Originally published at Sherry D. Ramsey. You can comment here or there.

Would I write more, or sleep more, if this were my desk?

Would I write more, or sleep more, if this were my desk?

It was a busy week at the desk, although not all of it translated to actual word count. I did, however, finish out the month with my monthly word count goal for this year (15.5k) attained, which is a first for 2016. January was abysmal, February marginally better, but March gets full marks. And about time, too. I dislike being so unproductive and am very glad to have turned things around.

I also wrote journal pages at 750words.com every day of March, for a total of over 25k words. There’s a little bit of overlap between these words and my fiction word count, as sometimes I’ll write fiction there instead of the usual “morning pages,” but not much. Also, they’re not always in the morning, but they serve the same purpose–musing, parsing, reporting, and general brain-cleansing.

This past week I finally, finally sorted out the last of the novel draft fixes necessary to be able to start writing new scenes again. I’m not generally an advocate of stopping in the middle and going back to rewrite, but in this case, it was necessary for two reasons. I’d decided on such extensive changes that I needed to make them in order to see my way clear again, and I also needed to make them to get my head immersed back into the story so I could pick up all the threads and carry on. I’m still not expecting it to be a cake walk to get to “The End,” but I can see as far as my headlights again.

I did a school visit this week and had a lovely time–a presentation about storytellers in the gym for all the grade P-3 students (who were great participants and asked surprisingly astute questions), and then classroom sessions with grades 4 & 5. We all had a good time, I think, which is the very best outcome for school visits. I was struck by the instant hush that descended over the gym when I began to read aloud to the students. It really says something about the power of reading to kids when that many of them just go quiet and listen.

Apart from writing, I sewed a giant fabric d20 this week. It’s not stuffed yet, but I promise to post a picture when it is! I used these patterns and instructions, which were fabulous. You know, in case you find yourself needing to make giant stuffed polyhedral dice. As one sometimes does.

Originally published at Sherry D. Ramsey. You can comment here or there.

For a long (LONG) time now, I’ve been looking for the perfect way to track manuscript submissions. I used to keep file folders and enter everything by hand, but it was cumbersome when I wanted to look something up, and the out-of-sight out-of-mind rule would also come into play; I could forget what I had out at any given time.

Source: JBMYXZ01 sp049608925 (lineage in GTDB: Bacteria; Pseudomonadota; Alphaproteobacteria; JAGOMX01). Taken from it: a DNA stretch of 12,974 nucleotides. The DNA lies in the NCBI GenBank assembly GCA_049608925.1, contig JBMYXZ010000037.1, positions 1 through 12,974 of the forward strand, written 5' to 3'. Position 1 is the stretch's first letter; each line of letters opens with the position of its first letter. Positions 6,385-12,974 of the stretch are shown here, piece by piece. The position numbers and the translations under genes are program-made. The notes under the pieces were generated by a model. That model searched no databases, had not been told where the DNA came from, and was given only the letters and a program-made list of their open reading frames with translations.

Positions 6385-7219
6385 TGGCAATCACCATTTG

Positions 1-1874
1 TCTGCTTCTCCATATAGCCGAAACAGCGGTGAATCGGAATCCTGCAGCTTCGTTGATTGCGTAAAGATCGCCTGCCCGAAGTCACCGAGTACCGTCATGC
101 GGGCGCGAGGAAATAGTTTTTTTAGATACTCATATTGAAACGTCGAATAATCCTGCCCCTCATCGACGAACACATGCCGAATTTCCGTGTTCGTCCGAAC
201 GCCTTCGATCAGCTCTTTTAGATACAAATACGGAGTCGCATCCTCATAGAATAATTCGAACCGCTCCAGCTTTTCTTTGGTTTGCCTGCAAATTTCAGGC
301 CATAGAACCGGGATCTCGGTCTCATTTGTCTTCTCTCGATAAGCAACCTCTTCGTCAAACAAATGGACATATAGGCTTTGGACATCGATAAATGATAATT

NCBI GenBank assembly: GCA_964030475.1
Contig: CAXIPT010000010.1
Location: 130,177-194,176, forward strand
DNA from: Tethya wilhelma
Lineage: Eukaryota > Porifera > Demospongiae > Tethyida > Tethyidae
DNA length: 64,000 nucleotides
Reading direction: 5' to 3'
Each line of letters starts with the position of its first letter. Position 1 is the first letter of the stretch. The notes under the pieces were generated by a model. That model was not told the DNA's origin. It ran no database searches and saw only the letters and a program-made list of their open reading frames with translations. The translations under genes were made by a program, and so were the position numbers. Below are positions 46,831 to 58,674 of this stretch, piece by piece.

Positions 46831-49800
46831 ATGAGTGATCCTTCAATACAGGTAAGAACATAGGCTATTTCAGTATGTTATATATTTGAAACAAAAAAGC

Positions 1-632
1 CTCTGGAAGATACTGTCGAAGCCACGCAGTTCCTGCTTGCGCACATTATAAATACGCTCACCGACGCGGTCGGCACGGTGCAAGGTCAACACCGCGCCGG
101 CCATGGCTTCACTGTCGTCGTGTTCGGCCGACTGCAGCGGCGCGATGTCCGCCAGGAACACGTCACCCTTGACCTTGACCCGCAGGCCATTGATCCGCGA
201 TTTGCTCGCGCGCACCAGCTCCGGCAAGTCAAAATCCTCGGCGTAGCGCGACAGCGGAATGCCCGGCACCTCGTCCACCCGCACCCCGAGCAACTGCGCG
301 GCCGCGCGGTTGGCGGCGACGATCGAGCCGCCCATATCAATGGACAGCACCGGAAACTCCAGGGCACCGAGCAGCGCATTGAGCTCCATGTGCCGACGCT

Then I started looking for a software program that would do the tracking for me, but after many (MANY) hours of searching, I could not find exactly what I wanted. Every one I found was either

  • too simple
  • outdated
  • not customizable enough
  • only online (which I didn’t want)
  • too complex, or
  • too expensive

At one point I thought I’d found a good one, paid for it, and spent hours inputting information. It has worked reasonably well, but has also been software-buggy to the point where I no longer trust it. And there’s a newer version, but I’d have to pay for it again. No, thanks.

Not long ago, I discovered the wonderful flexibility of Scrivener. I used it to re-organize and rewrite a novel, and found it extremely helpful for that. I’ve been doing all my writing in it since then. And the other day I had an idea–could I create a submission tracker with it? It seemed possible that I could, so I set about to try.

And, I love it. It takes full advantage of Scrivener’s Binder and Inspector features, as well as the folder/subfolder/text structure. Once set up, data entry for a given work or submission takes no more time than it would in any database program. And the setup is infinitely customizable–once you start thinking about it, you may find you want a setup that’s somewhat different from mine in the details, and that’s perfectly okay and easy to do. It’s the overall idea I want you to take away from this post. I’m no Scrivener power-user; this idea uses only basic techniques and features.

Ready to give it a try? You should be able to do the initial setup in under half an hour if you are at all familiar with Scrivener. I use Scrivener for Windows, so if you’re on a Mac, things might be slightly different (click any image to see it larger).

1. Open a new Scrivener project, and name it Submission Tracker (or whatever you’d like).